Do your students love animal research projects?
It’s a great way to introduce non-fiction writing, and it can be a source of pride for students who feel very “grown up” because they are doing research! However, this enthusiasm can be dampened if emergent writers are not supported with reading materials at their level, and so long as the information sources are not too overwhelming.
This is why differentiating your non-fiction materials for emergent writers is so important.
Here are some tips for implementing your non-fiction projects in a way that is differentiated, hands on, and interactive:
BEGIN BY WORKING TOGETHER FOR SUPPORT
Emergent writers need a LOT of support and encouragement! We always complete the first few animal projects all together as a class, so that students can work in pairs or small groups, and feel confident being able to reference specific teacher examples on the board. As the year begins, we choose seasonal animals to match our themes: bats for Halloween and reindeer or polar bears for December.
Once students feel confident, they can choose their own animals to explore. Allowing choice gives students a sense of ownership over their projects and adds enthusiasm.
USE A CONSISTENT FORMAT
While student can choose their own animal to research, I continue to support them by keeping the format consistent with previous animal projects. My more anxious students find comfort in this, and it builds confidence in my emergent writers because they are familiar with the process.
DIFFERENTIATE THE AMOUNT OF WRITING
Within each classroom there will be a wide range of ability. All of my writing projects therefor have several levels of difficulty. For my lowest readers and writers, I give them a simple tri-fold format to display the work. (This is made by cutting an 12 x 18 colored construction paper in half long ways. It gives me two long, thin 6 x 18 pieces, and I fold them into thirds).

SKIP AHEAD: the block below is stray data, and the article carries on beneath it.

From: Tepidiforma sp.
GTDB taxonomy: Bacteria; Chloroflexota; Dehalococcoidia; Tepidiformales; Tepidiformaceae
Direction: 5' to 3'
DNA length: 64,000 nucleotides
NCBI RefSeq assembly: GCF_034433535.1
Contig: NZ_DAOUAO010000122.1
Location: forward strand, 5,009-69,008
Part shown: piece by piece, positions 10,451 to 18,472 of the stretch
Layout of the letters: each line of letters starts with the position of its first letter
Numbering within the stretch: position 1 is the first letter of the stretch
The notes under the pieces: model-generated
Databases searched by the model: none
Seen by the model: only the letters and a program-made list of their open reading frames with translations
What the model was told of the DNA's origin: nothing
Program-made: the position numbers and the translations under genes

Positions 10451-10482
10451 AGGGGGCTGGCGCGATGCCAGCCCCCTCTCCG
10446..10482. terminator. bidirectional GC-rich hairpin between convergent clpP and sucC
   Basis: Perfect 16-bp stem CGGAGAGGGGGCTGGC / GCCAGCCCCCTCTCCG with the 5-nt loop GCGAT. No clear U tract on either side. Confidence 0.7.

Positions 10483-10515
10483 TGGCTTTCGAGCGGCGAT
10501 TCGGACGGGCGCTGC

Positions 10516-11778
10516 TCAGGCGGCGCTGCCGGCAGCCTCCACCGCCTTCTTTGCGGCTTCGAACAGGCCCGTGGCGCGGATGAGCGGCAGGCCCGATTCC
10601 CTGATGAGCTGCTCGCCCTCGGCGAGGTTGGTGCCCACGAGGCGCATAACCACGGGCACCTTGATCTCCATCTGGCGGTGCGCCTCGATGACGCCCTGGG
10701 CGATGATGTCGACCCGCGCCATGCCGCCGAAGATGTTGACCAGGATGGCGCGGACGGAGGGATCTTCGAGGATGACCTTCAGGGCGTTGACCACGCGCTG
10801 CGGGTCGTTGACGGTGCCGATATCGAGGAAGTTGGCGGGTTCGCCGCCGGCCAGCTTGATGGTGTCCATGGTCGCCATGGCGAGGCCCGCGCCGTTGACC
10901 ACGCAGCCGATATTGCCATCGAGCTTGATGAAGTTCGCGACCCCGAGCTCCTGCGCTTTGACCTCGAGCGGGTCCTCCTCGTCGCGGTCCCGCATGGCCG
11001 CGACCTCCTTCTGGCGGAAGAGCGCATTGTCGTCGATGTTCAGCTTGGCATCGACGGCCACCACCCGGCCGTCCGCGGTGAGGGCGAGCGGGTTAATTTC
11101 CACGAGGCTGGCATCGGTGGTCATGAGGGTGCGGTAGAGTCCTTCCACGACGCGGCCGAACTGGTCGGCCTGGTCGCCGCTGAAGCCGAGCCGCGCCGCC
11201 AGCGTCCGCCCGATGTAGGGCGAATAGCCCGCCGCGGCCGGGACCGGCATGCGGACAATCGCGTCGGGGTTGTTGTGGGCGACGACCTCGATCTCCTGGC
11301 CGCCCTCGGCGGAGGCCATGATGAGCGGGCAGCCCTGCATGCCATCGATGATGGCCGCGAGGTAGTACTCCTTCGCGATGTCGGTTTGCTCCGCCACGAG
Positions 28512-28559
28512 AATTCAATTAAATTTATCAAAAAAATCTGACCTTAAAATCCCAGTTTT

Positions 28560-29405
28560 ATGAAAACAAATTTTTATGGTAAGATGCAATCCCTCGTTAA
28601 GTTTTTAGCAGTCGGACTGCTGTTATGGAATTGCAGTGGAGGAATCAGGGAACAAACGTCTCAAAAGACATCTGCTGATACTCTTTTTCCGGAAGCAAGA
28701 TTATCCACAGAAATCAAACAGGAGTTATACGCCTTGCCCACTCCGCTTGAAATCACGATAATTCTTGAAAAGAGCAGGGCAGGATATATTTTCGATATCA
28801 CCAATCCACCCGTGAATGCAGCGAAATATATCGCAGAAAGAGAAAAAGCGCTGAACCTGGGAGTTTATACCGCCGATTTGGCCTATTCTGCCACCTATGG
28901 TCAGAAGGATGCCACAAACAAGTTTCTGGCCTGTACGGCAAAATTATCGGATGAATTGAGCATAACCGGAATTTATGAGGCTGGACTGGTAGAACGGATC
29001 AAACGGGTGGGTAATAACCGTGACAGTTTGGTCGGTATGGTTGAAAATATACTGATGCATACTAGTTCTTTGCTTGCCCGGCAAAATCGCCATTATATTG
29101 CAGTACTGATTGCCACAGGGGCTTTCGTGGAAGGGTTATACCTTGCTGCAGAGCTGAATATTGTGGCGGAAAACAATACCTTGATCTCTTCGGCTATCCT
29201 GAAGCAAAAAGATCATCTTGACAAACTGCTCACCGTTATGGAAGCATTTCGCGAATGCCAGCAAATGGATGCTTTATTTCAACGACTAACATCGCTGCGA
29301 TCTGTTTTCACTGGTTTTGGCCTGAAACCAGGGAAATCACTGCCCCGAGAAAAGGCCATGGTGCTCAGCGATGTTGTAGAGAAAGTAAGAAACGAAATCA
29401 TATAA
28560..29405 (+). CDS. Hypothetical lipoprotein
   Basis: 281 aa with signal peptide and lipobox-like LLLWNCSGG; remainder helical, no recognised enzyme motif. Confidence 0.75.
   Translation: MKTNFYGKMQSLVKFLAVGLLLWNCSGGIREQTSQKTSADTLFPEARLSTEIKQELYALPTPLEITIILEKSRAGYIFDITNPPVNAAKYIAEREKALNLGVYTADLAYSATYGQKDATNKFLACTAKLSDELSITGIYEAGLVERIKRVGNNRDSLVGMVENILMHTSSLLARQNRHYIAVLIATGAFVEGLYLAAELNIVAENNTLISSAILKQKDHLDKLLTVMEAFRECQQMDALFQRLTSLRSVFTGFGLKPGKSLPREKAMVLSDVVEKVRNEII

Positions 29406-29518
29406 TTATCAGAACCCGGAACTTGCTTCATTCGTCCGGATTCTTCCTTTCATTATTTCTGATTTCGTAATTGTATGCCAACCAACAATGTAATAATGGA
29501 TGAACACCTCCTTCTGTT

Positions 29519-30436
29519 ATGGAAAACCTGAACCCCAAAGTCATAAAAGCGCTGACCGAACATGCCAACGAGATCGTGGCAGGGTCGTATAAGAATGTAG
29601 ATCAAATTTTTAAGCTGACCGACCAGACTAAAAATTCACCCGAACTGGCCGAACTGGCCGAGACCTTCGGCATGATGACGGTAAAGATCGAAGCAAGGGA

For more advanced students, there is a easy way to double the workload and challenge. Make a more complex expanding booklet by adding more pages.
Simply use the other half of the colored paper that was cut in half, fold it into another tri-fold, and glue it to the first piece in the center vertically, creating a T-shape. They still fold together neatly, so the finished result of both formats looks the same.
When it’s done, it all folds up neatly on top of the middle square. Students keep their books in a portfolio and add to it through the year. It’s wonderful for portfolio assessments!
DIFFERENTIATE WRITING FORMATS
After choosing the appropriate amount of writing for each student, we can also differentiate by choosing the appropriate writing templates.
Some students work with very supportive templates (fill in the blank or labeling), while others work on more advanced or open ended templates.
You can create anything that works for your classroom as long as the pages are the same size.
DIFFERENTIATE REFERENCE MATERIAL
This part is very important so that emergent writers don’t become overwhelmed.
Here are some ideas from our classroom:
-Watch online videos about the animal and generate a list of facts TOGETHER on chart paper.
-Read a fact book together, and write ONE FACT only onto index cards. This works well for students who can only work with one fact at a time. Students can trade cards to write multiple facts!
-More advanced writers can use non-fiction animal books to gather facts. This is a time to draw attention to text features such as captions under photos.
-Use pre-made fact posters for students to choose their own facts. I like to project these with a document camera so we can all read through them and even add our own facts.
I hope this helps you get started with non-fiction writing in your classroom!
If you’d like to see the pre-made flap book materials pictured in this post, you can see more about them by clicking HERE.
The bundle includes 10 complete animal sets, and each one contains everything you need: Animal fact sheet, 30 differentiated square templates, and even a template to make a cute animal to put on the cover of each flap book!
You can see ALL the animal sets and more details descriptions by clicking HERE.
Due to many requests, I have updated this bundle with EDITABLE content so that you can add your own text. This allows you to further differentiate the pages, and also allows students to choose different animals!
You can download a few of the pages (Fact 1 through Fact 6) for free! The rest of the editable pages are accessible in the bundle of ten animals seen above.
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